The President. There may be certain minority scholarship programs in certain universities. But the program that I would speak of, both national service and the student loan program, would be available across-the-board. I mean—and I believe-and the student loan program should be available across-the-board virtually without regard to income once you can guarantee that the repayment is going to be there so you don't have to worry about loaning too much money. That's what I think. I favor broad-based and inclusive programs and national service will also be broad-based and inclusive.

I think you have to make efforts to include people from all races and income groups, and I would want to see that done because we have a big stake in making sure that we close the disparity in income and race of people getting an education, because if you come out the other end of the educational system, then the income differences tend to vanish. But I don't think anyone should be excluded, and I don't want to ration this program. I want to open this program to all Americans.

Space Program

Q. Mr. Clinton, I'd like to know what your views are on the space program, if you are in favor of cutting anything or improving anything?

The President. In general, I support strongly the space program and the NASA budget. I have some problems with the space station itself for a couple of reasons. One, it's a hugely expensive program, and there's a lot of debate within NASA itself about whether the old designs should be continued, whether we need that space station design. Secondly, it's had staggering cost overruns. Every time we turn around they're coming back for hundreds of millions of more dollars. And with the deficit the way it is and all these other problems, we can't afford it. So what NASA is doing now is trying to redesign the space station and come up with a multi-year space program that I hope we can get strong bipartisan support for.

I think it would be a big mistake for America to drastically cut back its role in space. Now I've been criticized for cutting back on the space station, but I haven't cut back the NASA budget. We have cut back the rate of increase that they want to cover all the cost overruns for anything that happens. I just don't think we can do that with the old space station design.

So we're now looking at three alternatives for the space station to take a new and modified course. But I think it would be a great mistake for America to withdraw from space exploration and from work in space. For one thing, it's one of the ways that we may find answers to a lot of our environmental problems as well as to continue to build our scientific and technological base after we cut defense. So I hope we can continue to support it.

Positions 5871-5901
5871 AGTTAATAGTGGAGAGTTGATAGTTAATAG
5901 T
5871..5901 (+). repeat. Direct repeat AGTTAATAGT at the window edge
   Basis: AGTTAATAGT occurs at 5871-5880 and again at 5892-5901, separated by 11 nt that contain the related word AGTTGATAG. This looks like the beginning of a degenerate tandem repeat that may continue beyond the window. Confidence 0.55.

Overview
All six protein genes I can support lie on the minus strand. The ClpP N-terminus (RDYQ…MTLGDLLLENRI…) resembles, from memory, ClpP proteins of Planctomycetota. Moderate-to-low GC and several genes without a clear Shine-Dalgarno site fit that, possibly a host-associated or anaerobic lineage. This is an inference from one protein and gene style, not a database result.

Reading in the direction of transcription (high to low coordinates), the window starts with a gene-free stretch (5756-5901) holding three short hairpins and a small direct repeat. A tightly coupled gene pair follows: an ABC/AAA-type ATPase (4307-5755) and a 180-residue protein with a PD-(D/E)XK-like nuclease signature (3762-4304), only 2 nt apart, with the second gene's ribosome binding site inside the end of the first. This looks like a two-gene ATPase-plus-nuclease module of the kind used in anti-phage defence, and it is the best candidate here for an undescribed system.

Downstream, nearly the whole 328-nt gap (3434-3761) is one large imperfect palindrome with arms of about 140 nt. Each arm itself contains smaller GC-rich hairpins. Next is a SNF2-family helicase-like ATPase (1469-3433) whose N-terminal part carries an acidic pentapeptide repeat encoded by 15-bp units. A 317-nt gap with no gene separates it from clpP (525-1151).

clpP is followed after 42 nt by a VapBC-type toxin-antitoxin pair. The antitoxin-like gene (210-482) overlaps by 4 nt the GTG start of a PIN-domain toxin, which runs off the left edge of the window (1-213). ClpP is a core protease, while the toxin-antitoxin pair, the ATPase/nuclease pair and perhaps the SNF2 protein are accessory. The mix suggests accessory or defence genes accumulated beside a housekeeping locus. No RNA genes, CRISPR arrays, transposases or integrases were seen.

Q. Mr. President

The President. Go ahead. We'll take one more and then I'll take this young man's. Go ahead.


Q. Mr. President, I was wondering with all the news about Bosnia, do you see any differences in sending troops to Bosnia where you were strongly opposed to civil war in Vietnam in the late sixties?

The President. Well, first of all, I do. That's a good question. But I have never advocated the United States unilaterally sending troops to Bosnia to fight on one side or the other of the civil war.

Let me just say what's complicated about it. There plainly is a civil war in Bosnia that is, among other things, a fight primarily between the Serbs and the Muslims but also involving the Croatians. It is complicated by the fact that Serbia, a separate country, has intervened in it, and complicated by the fact that the United Nations before Bosnia, the nation of Bosnia was even recognized, imposed an arms embargo in the area. But the practical impact of the arms embargo that the United Nations imposed was to give the entire weaponry of the Yugoslav Army to the Serbian Bosnians and deprive any kind of equal weaponry to the people fighting against them. So the global community had, not on purpose, but inadvertently, has had a huge impact on the outcome of that war in ways that have been very bad.